Whether I ever got this app to work I cannot remember as I didn’t use Boylesports very often – about two dozen bets in total during the whole 7 months (the majority on football – the rest on horse racing).  Whenever I started the app it would just put up a page with the Boylesports logo and the words “Location: United States”.  It wouldn’t do anything else – no matter how many times I tried.  I tried rebooting the iPad, I tried uninstalling and re-installing the app.  This time I made sure I downloaded the iPad (rather than iPhone) app.  The message on start-up was marginally more explicit  – words to the effect that I could not use the app in the United States.  BUT I was in England.  No other bookmaker apps were this obstinate.

So I fired off an email to Boylesports asking if they could throw any light on why their app thought I was in the US.  I explained that my iPad had never been to the US – it doesn’t get out much!  They replied with the statement “Your registration has been flagged by our internal security and there appears to be a mismatch between your country of registration and your IP location …. please provide an explanation for this mismatch”.  I re-iterated that my iPad had never been to the US and I hadn’t been there personally for over 15 years but couldn’t tell them why they had a mismatch.  Like most other home users, I have a dynamic IP address which my ISP allocates from time to time.

So Boylesports accepted that and said they would get their Security Department to unblock my account BUT no mention of why some goon had seen fit to block my account without first contacting me.  Why wait for me to go through the hassle of trying to get the damned app to work thinking that there was some problem at my end?

Five days later, of course the app still did not work – it needed another email to get the account unblocked.  All went well for a few weeks until the Punchestown Festival.  Then I started having bets declined for no clear reason.  An example: £2 each way on an 8/1 shot.  Four bets were declined over a two day period but no guidance on what would be accepted – I mean if a £20 liability was too much for them how about £10 (i.e. £1 each way)?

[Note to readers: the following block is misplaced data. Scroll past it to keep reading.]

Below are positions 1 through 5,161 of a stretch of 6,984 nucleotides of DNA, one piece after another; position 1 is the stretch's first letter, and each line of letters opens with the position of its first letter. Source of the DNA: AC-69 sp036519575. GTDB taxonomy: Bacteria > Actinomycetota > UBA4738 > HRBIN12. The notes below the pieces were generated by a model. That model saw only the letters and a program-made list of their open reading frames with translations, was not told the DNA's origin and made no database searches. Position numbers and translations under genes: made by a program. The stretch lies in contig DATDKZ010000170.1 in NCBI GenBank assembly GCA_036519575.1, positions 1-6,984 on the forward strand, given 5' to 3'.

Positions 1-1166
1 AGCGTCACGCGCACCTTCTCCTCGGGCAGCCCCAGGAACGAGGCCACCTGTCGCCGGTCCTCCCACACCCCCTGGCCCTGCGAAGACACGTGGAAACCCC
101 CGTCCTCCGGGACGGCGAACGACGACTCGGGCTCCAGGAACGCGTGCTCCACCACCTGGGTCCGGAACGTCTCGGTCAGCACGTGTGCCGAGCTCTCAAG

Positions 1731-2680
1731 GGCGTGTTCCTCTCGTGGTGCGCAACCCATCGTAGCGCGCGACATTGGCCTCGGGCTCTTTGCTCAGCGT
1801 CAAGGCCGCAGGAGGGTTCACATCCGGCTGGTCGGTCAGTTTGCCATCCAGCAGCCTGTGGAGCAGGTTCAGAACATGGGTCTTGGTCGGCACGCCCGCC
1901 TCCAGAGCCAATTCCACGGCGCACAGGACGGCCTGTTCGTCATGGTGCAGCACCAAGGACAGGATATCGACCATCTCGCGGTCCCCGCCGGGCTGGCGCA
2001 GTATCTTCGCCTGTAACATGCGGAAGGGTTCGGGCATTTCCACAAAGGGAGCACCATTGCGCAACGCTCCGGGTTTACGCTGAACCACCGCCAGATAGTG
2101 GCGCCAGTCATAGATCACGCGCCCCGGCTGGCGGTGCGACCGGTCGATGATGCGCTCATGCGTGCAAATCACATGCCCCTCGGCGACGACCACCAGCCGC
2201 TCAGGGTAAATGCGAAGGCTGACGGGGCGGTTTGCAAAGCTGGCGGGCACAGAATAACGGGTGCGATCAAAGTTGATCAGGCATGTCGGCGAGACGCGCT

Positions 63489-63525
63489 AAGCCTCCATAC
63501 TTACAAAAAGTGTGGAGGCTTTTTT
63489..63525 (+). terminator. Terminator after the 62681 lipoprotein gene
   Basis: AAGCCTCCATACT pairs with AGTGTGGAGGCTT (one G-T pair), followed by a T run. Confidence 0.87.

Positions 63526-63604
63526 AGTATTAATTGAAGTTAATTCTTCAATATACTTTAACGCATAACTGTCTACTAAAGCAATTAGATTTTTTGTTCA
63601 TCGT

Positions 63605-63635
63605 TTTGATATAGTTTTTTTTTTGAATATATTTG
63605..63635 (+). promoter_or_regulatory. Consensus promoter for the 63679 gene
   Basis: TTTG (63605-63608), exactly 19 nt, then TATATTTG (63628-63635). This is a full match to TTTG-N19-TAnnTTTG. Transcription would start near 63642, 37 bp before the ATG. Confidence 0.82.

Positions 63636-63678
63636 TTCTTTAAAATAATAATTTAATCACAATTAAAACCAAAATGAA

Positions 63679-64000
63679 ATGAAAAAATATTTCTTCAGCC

No point in maintaining funds in an account I cannot use so I requested an online withdrawal.  The default (or possibly only option – I am not sure) on the iPad app withdrawal form was to my Visa card which I had used to open the account.  I would have preferred it in my Paypal account but I couldn’t remember whether I had registered this with Boylesports so Visa would have to do.

Later that day I receive an email from Boylesports stating “Your account has been restricted. This means you can no longer avail of our fon-a-bet service, Horse Racing and Sports promotions.  You can still transact via our website or mobile website.”

I replied that I had already withdrawn all funds from my account following the declined bets and the “Location: United States” debacle.  Their response was along the lines of “We operate … a series of internal risk management processes …  This practice is a common risk management strategy … this is a comprehensive and robust process.”  What a load of ******.  Obviously it is entirely up to Boylesports if they choose to restrict my account but at least have the decency to tell me in advance rather than after the event; AND make it clear what business of mine they want if any.  If they do not want to not accept any bets from me at all – that’s fine just say so instead of saying “you can still transact via our website” then declining £2 bets.

To cap it all, the following day I get an email from Boylesports to say they have cancelled my withdrawal request “as our standard security regulation and for ease of use (joke?)” adding that I need to use Paypal.  Well, why show Visa as the default option on the withdrawal form?  Other bookmakers make it clear where you can withdraw to.

To be fair to bookies I have to say that I have had very good customer service from Paddy Power.  And some bookies I never need to even contact customer services – no reason to.  But Boylesports …..